On journalism - (honest - I just clocked the fact that its based on the word journal!)
To while away the idle hours, seated the livelong day before the inkslab, by jotting down without order or purpose whatever trifling thoughts pass through my mind, verily this is a queer and crazy thing to do!
—Yoshida Kenko (1283–1352)
Every journal begins as self-communication and, to remain purely that, must pass from existence before or with its author. Related to the unposted letter, its privacy is warranted by the same conditions, and, when successful, a difficult subject to discuss since, almost by definition, no one ever sees anyone else’s, like snot among the polite.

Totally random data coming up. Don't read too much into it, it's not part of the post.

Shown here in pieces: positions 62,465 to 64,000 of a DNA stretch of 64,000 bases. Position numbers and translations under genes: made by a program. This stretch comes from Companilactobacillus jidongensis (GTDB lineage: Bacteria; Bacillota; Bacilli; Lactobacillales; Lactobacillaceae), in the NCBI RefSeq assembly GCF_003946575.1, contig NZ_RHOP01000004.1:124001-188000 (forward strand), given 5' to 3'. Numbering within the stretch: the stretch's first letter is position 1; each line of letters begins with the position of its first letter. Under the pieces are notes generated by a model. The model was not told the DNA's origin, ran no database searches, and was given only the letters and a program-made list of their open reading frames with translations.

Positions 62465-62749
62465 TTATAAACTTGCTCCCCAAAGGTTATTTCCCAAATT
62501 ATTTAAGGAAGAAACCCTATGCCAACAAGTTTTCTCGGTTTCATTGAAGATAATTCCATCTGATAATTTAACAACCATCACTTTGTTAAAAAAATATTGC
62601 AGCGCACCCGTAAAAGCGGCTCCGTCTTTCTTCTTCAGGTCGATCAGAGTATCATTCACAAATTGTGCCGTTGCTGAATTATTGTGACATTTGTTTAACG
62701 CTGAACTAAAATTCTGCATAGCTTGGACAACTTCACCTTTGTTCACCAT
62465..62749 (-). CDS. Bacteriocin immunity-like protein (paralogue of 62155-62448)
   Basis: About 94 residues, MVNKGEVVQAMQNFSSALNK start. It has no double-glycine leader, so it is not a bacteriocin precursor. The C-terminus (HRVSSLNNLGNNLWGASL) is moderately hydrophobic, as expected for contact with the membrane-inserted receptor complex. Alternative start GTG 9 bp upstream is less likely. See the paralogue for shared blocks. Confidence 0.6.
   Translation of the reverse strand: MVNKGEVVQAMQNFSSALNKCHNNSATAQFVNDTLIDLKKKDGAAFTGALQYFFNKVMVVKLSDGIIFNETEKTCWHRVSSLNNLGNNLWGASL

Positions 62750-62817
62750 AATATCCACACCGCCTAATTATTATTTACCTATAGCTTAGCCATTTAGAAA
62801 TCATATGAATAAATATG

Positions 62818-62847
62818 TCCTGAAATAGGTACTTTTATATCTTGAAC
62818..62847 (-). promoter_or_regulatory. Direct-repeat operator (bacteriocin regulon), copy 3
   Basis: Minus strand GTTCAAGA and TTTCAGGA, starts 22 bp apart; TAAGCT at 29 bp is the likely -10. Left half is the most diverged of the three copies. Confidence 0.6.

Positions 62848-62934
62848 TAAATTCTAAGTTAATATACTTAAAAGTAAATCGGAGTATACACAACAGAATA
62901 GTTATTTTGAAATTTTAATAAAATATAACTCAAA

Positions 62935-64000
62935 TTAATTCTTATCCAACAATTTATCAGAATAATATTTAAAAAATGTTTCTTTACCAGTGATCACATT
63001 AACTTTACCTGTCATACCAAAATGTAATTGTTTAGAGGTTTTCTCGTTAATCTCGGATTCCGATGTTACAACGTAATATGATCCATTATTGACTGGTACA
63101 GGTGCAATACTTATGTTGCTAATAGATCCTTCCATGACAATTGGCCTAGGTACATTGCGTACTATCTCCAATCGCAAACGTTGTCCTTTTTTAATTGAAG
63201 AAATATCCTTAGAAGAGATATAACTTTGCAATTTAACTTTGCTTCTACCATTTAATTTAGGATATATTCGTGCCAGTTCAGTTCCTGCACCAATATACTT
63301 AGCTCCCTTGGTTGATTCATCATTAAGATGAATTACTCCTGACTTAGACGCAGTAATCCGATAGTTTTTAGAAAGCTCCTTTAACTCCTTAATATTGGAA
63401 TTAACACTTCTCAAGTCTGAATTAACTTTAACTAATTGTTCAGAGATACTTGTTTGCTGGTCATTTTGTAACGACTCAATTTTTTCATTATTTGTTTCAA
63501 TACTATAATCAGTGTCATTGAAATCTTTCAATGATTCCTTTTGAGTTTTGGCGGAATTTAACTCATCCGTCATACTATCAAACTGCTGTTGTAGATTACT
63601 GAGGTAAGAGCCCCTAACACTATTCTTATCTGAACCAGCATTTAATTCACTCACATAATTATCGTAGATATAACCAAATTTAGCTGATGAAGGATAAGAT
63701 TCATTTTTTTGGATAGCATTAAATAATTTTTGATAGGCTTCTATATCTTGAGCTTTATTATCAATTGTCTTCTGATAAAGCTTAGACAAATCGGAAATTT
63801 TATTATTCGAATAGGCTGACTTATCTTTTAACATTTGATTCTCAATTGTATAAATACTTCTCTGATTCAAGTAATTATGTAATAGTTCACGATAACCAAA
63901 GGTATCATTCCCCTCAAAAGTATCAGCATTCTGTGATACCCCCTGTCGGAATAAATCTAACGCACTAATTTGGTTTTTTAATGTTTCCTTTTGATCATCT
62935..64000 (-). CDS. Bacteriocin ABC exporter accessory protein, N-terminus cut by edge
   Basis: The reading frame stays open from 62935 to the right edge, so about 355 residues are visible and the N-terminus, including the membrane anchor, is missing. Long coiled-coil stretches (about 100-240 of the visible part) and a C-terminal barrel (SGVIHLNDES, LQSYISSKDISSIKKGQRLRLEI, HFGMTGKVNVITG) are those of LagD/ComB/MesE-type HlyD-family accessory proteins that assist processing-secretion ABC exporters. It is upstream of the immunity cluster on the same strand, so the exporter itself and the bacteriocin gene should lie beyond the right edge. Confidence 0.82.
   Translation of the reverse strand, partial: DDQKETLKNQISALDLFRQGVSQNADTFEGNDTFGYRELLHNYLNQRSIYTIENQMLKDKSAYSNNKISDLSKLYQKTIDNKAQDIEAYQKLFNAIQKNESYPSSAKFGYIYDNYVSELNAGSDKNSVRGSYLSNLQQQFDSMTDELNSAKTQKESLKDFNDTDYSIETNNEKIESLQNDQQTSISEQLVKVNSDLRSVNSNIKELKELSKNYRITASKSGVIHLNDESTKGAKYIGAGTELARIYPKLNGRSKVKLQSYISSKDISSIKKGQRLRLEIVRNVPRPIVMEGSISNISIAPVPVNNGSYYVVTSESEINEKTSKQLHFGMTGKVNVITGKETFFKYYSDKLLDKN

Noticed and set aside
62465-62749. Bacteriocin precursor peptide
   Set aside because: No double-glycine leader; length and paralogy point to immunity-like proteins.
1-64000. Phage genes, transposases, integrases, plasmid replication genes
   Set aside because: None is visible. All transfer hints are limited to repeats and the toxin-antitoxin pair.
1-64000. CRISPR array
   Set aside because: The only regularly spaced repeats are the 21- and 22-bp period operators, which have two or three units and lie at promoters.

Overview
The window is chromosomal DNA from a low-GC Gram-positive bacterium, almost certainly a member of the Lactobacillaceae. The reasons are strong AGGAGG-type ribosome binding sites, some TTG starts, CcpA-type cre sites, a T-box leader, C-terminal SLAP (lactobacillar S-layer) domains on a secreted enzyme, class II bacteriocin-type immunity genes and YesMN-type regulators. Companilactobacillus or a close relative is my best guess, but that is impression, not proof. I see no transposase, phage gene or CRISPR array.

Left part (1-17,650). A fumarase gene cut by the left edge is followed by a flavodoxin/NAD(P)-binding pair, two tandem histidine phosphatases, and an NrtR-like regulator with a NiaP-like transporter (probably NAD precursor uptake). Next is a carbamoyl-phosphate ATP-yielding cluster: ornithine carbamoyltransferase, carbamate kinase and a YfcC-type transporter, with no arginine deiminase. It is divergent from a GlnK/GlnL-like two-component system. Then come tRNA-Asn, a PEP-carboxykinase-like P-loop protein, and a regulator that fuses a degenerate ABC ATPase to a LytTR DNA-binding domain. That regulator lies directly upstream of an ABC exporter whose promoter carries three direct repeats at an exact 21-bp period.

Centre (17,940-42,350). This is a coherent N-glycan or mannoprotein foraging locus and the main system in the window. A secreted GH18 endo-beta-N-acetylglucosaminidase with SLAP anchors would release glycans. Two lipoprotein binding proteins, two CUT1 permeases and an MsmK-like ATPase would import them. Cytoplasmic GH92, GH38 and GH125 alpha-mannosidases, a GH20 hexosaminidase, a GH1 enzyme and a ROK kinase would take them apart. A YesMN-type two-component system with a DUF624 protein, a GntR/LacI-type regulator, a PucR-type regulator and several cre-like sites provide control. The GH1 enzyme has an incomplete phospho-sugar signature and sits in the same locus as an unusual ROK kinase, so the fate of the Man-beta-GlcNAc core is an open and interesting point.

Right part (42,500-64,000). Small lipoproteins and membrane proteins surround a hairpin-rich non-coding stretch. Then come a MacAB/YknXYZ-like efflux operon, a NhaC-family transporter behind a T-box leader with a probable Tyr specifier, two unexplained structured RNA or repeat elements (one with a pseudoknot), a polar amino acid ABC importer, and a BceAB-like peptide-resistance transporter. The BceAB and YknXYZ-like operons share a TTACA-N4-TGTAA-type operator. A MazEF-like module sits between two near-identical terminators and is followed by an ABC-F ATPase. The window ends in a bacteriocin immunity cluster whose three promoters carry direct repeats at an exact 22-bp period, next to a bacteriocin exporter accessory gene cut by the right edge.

A journal becomes, for present purposes, literature when it makes its way through intention or inadvertence to other eyes, when it becomes an intersubjective communication—the published version, the purest instance.
When a literary journal is, in addition, rich in intersubjective meaning and interpretation, we may call it to some degree an instance of the journal as art. This is a discussion of what I think is peculiar and significant about this kind of self-communication.